NSA Discovers Windows Vulnerability — and Tells Microsoft

The National Security Agency (NSA) discovered a vulnerability in versions of Windows and, instead of retaining it, reported it to Microsoft, which is now patching the flaw in its handling of certificate and cryptographic messaging functions. The vulnerability could have enabled attackers to use malicious code that would pretend to be legitimate software. Microsoft also warned all current users of Windows 7 Home Basic, Home Premium, Professional or Ultimate to upgrade immediately.

The Verge reports Microsoft is “recommending that enterprises patch it immediately or prioritize systems that host critical infrastructure like domain controllers, VPN servers, or DNS servers.” The company, which is “now patching Windows 10, Windows Server 2016, and Windows Server 2019,” hadn’t initially marked this flaw as its highest “critical” level. The NSA, however, warned that “malicious actors will inevitably reverse-engineer the fix to discover the flaw and use it on unpatched systems.”

The Verge notes that, “it’s unusual to see the NSA reporting these types of vulnerabilities directly to Microsoft, but it’s not the first time the government agency has done so.” But, it adds, “this is the first time the NSA has accepted attribution from Microsoft for a vulnerability report.”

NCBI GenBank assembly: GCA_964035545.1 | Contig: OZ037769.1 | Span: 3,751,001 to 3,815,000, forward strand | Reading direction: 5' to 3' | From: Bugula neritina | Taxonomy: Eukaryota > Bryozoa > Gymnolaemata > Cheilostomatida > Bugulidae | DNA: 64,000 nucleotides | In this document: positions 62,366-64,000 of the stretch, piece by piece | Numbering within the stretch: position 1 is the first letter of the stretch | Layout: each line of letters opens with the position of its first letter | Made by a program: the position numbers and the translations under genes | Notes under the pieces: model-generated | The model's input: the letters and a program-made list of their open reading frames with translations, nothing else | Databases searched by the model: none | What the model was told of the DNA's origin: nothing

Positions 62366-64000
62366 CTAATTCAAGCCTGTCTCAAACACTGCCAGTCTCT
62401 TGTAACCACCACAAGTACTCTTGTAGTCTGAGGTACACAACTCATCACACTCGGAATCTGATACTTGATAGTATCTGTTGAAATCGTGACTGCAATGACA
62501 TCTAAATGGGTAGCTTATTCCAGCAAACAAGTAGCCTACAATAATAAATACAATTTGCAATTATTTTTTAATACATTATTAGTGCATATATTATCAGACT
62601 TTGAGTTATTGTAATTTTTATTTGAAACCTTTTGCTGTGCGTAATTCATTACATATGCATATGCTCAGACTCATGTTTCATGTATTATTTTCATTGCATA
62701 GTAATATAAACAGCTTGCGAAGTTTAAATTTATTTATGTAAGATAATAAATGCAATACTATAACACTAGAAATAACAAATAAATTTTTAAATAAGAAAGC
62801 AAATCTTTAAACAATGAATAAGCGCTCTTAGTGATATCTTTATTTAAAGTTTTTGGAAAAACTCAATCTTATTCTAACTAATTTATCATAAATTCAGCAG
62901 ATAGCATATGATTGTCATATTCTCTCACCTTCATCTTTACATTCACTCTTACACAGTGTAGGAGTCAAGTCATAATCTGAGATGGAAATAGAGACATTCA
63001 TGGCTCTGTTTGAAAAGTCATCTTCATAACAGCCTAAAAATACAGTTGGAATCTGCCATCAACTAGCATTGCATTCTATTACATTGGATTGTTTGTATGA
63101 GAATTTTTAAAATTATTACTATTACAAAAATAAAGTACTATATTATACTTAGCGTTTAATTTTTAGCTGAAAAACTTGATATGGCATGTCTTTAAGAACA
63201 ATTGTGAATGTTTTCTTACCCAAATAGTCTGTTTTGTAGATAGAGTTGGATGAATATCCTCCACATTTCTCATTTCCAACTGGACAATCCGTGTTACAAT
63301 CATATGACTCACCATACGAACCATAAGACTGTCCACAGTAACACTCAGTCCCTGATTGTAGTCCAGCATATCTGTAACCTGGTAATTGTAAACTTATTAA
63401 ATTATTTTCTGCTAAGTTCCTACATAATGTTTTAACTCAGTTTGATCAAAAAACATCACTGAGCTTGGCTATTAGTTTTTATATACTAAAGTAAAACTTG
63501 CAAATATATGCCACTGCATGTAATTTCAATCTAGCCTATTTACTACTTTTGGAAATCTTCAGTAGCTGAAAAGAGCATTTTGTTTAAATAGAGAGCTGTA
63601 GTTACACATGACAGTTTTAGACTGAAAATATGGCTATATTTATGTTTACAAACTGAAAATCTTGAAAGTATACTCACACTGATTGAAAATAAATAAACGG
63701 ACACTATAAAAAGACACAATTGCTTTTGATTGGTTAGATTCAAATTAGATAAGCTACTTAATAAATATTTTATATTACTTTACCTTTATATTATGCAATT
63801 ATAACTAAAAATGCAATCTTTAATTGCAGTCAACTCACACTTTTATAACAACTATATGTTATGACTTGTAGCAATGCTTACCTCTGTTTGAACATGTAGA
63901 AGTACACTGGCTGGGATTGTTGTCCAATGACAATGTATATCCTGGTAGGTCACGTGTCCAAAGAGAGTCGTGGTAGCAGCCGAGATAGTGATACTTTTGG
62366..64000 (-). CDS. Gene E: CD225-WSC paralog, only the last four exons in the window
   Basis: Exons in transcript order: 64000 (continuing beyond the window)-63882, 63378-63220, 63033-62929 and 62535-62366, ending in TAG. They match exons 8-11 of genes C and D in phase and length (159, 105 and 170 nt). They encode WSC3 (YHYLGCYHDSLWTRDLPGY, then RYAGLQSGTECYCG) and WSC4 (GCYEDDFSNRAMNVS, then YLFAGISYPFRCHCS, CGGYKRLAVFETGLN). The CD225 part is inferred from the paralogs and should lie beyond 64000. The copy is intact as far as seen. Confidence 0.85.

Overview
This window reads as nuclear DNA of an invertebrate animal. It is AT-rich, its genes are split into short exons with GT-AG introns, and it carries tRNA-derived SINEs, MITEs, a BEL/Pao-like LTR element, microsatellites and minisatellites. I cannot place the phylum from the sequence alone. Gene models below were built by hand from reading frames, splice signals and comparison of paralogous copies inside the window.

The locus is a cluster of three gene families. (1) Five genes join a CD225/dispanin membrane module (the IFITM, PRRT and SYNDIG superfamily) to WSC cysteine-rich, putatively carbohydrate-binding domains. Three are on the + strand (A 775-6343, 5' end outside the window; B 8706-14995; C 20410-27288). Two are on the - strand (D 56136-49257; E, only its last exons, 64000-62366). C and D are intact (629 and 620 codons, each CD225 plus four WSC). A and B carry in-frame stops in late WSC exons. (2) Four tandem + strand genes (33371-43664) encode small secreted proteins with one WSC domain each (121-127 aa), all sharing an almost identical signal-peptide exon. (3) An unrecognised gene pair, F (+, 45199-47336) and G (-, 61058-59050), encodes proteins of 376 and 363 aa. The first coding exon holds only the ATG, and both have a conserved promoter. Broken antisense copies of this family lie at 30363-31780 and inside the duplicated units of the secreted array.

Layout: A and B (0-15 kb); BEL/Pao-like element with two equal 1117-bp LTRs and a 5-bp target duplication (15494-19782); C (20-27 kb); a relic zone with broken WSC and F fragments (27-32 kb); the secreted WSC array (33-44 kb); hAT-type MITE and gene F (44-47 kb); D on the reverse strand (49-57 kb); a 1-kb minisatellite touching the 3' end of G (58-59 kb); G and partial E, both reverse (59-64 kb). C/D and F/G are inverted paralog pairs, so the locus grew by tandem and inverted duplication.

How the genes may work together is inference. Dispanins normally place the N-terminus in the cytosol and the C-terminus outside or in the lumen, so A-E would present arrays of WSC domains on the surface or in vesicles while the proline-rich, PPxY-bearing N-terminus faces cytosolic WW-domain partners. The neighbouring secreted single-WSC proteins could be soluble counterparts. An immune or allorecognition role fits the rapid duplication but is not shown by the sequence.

The Wall Street Journal reports that, “in a sign of how severe officials considered the flaw, the Department of Homeland Security (DHS) issued an emergency directive on Tuesday instructing federal agencies to take a series of steps to apply patches to their systems immediately.” The department will also call private industry partners, said DHS senior official Bryan Ware.

According to WSJ, “NSA hackers often uncover errors in major software that can be exploited for malicious use … [and it] sometimes retains and weaponizes them for offensive use, such as to spy on a hostile foreign military’s communications.” That backfired in 2017, when stolen NSA hacking tools “were leaked online [and] contributed to a global cyberattack involving a Windows flaw.”

The Trump administration published a document listing “guidelines for when the government would disclose the discovery of such flaws and when to keep them secret for possible use in future offensive actions.”

Forbes reports that, “Microsoft has started sending strongly worded, full screen upgrade warnings to all Windows 7 Home Basic, Home Premium, Professional or Ultimate users,” noting that support for Windows 7 ended on January 14, 2020. “These threats are very real and the lack of any future updates means Windows 7 is now the number one target for hackers worldwide,” says Forbes, which adds that, “all Windows 7 users with a genuine license key can still upgrade to Windows 10 for free.”